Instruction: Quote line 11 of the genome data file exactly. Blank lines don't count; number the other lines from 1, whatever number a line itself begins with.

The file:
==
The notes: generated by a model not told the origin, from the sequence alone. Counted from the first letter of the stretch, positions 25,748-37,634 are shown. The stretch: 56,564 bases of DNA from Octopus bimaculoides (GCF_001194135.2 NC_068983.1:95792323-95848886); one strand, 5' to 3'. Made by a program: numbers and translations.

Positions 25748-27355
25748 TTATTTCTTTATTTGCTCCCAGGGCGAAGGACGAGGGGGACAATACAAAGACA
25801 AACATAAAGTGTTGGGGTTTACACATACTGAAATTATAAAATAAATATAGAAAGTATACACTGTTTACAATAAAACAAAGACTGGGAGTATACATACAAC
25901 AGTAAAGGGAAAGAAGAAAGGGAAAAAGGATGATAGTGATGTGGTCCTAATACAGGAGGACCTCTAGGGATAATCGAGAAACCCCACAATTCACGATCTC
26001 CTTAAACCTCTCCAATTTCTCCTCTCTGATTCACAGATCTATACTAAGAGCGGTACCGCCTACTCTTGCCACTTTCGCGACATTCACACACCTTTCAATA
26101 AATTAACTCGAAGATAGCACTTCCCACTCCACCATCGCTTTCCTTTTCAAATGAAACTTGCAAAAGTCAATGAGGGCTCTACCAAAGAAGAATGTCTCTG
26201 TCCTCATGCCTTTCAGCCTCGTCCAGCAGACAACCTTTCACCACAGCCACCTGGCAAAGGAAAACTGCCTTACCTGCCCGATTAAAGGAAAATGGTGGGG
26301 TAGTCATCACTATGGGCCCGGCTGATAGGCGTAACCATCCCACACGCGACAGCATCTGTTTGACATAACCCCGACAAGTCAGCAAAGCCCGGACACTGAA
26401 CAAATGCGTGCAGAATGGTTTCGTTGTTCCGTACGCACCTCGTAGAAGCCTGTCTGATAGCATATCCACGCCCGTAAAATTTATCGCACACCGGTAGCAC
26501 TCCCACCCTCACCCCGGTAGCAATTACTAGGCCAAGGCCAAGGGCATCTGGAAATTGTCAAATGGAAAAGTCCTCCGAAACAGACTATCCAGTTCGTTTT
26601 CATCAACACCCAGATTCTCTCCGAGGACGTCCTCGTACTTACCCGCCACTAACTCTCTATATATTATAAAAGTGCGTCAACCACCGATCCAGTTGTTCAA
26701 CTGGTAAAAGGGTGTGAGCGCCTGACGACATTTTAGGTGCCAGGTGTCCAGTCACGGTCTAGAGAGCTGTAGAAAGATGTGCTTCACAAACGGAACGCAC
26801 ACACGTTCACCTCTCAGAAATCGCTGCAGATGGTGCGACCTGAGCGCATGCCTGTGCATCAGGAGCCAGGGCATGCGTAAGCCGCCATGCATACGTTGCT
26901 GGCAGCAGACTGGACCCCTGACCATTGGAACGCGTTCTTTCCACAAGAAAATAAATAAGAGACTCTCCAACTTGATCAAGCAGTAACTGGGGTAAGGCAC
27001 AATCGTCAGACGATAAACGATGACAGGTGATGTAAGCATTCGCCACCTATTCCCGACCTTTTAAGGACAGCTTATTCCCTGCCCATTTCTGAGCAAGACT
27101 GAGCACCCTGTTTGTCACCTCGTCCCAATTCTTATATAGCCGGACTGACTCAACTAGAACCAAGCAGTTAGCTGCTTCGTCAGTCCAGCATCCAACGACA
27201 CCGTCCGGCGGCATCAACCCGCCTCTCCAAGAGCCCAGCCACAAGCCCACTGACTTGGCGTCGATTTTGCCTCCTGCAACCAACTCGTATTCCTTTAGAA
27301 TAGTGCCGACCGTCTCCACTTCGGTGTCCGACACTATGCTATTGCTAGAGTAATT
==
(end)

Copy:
26501 TCCCACCCTCACCCCGGTAGCAATTACTAGGCCAAGGCCAAGGGCATCTGGAAATTGTCAAATGGAAAAGTCCTCCGAAACAGACTATCCAGTTCGTTTT